How are PA lawmakers doing on bipartisanship?
This article first appeared in The Morning Call, April 1, 2019. Read the original here.
On polarized, partisan Capitol Hill, it can seem like lawmakers from opposite sides of the aisle can barely agree on what day it is.
But an annual analysis on bipartisanship from The Lugar Center and the McCourt School of Public Policy at Georgetown University found a glimmer of optimism.
Its yearly Bipartisan Index measures how often a member of Congress introduced bills that have support from members of the other party, and how often they co-sponsor bills from the opposite side of the aisle. It excludes items that often draw unanimous support, such as non-binding resolutions and ceremonial bills.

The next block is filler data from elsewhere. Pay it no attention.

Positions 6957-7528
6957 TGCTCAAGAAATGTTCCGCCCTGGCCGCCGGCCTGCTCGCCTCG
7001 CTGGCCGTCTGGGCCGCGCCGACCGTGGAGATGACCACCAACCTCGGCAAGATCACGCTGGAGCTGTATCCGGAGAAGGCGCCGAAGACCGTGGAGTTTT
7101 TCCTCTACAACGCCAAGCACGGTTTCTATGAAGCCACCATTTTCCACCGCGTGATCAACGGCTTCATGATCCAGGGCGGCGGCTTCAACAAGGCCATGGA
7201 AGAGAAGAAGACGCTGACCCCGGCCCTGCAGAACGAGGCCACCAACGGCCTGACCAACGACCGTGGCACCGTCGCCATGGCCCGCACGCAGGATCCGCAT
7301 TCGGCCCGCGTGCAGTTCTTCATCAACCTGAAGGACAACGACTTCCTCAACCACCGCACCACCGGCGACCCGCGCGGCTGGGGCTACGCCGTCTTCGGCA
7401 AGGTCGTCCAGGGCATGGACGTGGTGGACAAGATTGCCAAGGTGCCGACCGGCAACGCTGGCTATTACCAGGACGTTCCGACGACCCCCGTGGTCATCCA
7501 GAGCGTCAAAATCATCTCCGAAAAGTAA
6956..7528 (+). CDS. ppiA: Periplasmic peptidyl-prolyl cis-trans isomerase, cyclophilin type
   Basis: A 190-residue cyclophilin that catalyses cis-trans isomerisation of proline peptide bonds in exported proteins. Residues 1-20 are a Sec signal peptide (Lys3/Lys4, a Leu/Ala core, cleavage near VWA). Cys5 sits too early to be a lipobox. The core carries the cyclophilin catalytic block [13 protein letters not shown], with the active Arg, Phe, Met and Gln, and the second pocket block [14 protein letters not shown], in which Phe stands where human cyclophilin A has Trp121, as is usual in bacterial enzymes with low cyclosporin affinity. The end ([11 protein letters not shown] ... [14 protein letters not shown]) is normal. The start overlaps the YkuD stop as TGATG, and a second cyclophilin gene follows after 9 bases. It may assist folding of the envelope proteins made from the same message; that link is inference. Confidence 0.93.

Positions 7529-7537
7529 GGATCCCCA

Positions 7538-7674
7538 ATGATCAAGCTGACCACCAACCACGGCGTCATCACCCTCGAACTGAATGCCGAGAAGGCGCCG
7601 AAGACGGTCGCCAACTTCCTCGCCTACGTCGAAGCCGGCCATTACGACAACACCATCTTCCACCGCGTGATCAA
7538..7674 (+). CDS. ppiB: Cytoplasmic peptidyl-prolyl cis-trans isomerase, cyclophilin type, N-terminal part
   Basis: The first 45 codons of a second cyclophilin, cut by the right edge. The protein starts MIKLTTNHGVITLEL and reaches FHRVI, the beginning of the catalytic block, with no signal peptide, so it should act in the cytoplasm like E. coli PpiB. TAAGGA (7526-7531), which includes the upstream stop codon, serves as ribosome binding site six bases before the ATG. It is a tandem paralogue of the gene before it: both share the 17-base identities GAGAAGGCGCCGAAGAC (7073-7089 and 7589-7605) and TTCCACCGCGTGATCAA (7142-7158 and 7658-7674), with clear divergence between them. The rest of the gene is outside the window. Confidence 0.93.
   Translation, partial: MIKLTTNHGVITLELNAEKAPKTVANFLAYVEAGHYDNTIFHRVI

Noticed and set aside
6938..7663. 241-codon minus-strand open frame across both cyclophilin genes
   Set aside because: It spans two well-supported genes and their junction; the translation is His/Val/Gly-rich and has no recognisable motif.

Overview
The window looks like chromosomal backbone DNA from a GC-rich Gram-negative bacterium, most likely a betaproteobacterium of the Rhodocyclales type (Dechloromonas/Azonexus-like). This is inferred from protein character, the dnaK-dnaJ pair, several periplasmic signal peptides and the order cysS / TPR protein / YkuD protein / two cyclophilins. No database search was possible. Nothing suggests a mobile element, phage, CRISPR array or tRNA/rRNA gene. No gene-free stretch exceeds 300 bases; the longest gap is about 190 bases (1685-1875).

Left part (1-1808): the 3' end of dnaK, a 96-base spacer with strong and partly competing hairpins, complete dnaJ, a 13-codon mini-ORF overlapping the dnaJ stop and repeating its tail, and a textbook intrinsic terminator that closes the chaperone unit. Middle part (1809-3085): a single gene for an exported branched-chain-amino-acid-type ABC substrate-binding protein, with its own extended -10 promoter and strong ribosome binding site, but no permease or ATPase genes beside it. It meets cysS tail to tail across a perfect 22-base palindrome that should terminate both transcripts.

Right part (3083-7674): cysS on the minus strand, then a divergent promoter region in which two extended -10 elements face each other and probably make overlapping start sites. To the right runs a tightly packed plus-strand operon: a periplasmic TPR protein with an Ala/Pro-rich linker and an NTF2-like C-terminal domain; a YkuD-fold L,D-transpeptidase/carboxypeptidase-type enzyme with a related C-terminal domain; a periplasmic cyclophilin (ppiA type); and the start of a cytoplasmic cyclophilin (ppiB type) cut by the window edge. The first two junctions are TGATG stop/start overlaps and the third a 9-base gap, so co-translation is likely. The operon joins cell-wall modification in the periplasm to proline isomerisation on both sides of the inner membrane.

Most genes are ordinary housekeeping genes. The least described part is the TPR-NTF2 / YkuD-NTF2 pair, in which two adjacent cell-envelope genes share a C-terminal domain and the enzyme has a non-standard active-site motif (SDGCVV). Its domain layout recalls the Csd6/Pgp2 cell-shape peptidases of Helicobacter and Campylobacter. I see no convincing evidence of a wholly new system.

Scores from the last congressional session rose compared to past years, according to the institute.
“Overall Bipartisan Index scores improved for the third straight Congress after bottoming out in 2011-2012,” said Richard Lugar, the institute’s president and who served for 36 years as a Republican senator from Indiana.
Near the top of the list was Rep. Brian Fitzpatrick, R-Pa., who finished second to now-retired Rep. Ileana Ros-Lehtinen of Florida. Fitzpatrick had the highest score among House members serving in the 116th Congress.
Three other Pennsylvanians ranked among the top 30 House members in the institute’s analysis, and all three are Republicans who are no longer in Congress: Reps. Ryan Costello of Chester County; Pat Meehan of Delaware County; and Charlie Dent of the Lehigh Valley.
In the Senate, Republican Sen. Pat Toomey was ranked 21, and Democratic Sen. Bob Casey was ranked at 54.